How to Visit College Without Leaving Town – Get an Electronic Copy of The Students’ Intelligence Report
TIME. I bet if you had four more free hours daily, you still couldn’t get to everything on the to-do list let alone find time to make the vital college visits.
So I offer two timesaving suggestions that will let you see a string of colleges without pulling out of the driveway.
Start reading college newspapers on-line. School newspapers offer a broad look at college life and focus on the issues that are pertinent to students, staff and administrators.
School newspapers offer portraits of campus life that have been known to make school administrators’ teeth grind, or simply reflect an ordinary day on campus.
So let’s take a look at Columbia University’s Spectator, a daily, student-run newspaper that on this particular morning didn’t have a line of campus-shattering news to report.
The lead story was about a visiting professor from MIT, Noam Chomsky, who spoke against the war in Iraq to a standing-room-only crowd of students.
Chomsky, who first became known for reinventing the field of linguistics when Eisenhower was in the White House, challenged America’s right to preemptive strikes and staff writer Nick Kalagge’s account put me on campus.
From there I clicked on that day’s editorial written by staff writer Rachael King, who challenged the premise of Tom Wolfe’s recent book, I am Charlotte Simmons, which according to King oversimplifies college life.
Here’s how King began her editorial:
Sex! Sex! It was in the air along with the nitrogen and the oxygen! The whole campus was humid with it! Tumid with it! Lubricated with it! Gorged with it! tingling with it! in a state of around-the clock arousal with it! Rutrutrutrutrutrutrutrut.
Sound familiar? It should, because according to Tom Wolfe … it is an accurate approximation of college life.
King concluded, “If Wolfe were to accurately depict college life, he would have to start from a radically different premise. Students, the same kids who can seem so fixated on status or sex, actually have professional and intellectual goals they want to realize.”
I clicked and read a story about a Columbia student who won Jeopardy. “I can’t swim and Columbia has a swim test requirement to graduate,” Lily Wang, CC ’06, told “Jeopardy” host Alex Trebek.
Wang, who finished with a total of $30,000, said she casually signed up because a friend, Rob Becker, CC ’O6, had done the same.
“I didn’t really think that either of us had a chance to be picked,” she said. “Rob and I watch ‘Jeopardy’ almost every day, so that’s really the only preparation I had.”
But what about the swim test? She wondered if it didn’t date back to the Revolutionary War when Columbia wanted to ensure that its students could swim across the Hudson in case of British attack.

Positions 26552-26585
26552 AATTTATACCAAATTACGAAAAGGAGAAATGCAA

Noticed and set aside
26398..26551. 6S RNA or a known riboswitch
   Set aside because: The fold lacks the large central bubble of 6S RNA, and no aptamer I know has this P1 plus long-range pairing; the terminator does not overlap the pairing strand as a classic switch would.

She also noted that students are supposed to be able to build a contraption to cross the river and are hence exempt form the swim test.
I took a quick look at several news articles that noted more about what happened the day before on the Manhattan campus.
There was an article on a political science professor who was to be honored by The Order of the Rising Sun, Gold and Silver Start – one of Japan’s highest civilian awards given to 12 Americans.
There was a story about tempers flaring the night before at a meeting of the Community Board 9 Housing Committee. Area residents were suspicious that Columbia might be moving forward with plans to purchase more residential buildings.
Community members stormed out of the meeting after learning that buildings at 3285 and 3287 Broadway will no longer be under the West Harlem Group Assistance Program.
There was a story about a former PLO terrorist who spoke on campus the day before and who now advocated for Israel saying, “I am not ashamed to stand in front of you and say I am Walid Shoebat and I used to be a Palestinian terrorist.”
The headline, Uncovering Gene-Power Columbia Researchers Work to Understand Alzheimer’s caught my eye. Researchers at Columbia had identified two locations on the human genome that might carry genes that increase the risk of developing late-onset Alzheimer’s disease. The discovery, the Spectator noted, could bring researchers closer to developing a cure.
The arts and entertainment section had stories on fashion, food, theater, movies, books and music. And by all accounts, this was a pretty slow news day. Nothing really out of the ordinary had happened on campus the day before.
Had it, the paper would not have led with a story that recounted an anti-war lecture. Think of college newspapers as the students’ intelligence report. They aim to break school news. They aim to let their readership know what’s happening on campus.
I said I was going to offer a second suggestion, but knowing how pressed for time everyone is, I’ll save it for another day.
Sam Rosensohn is the founder of College Planning Partnerships, which offers prep classes for the SAT and helps students to prepare for college and write college essays. He can be reached in Clinton at 860-664-9857 or at firstname.lastname@example.org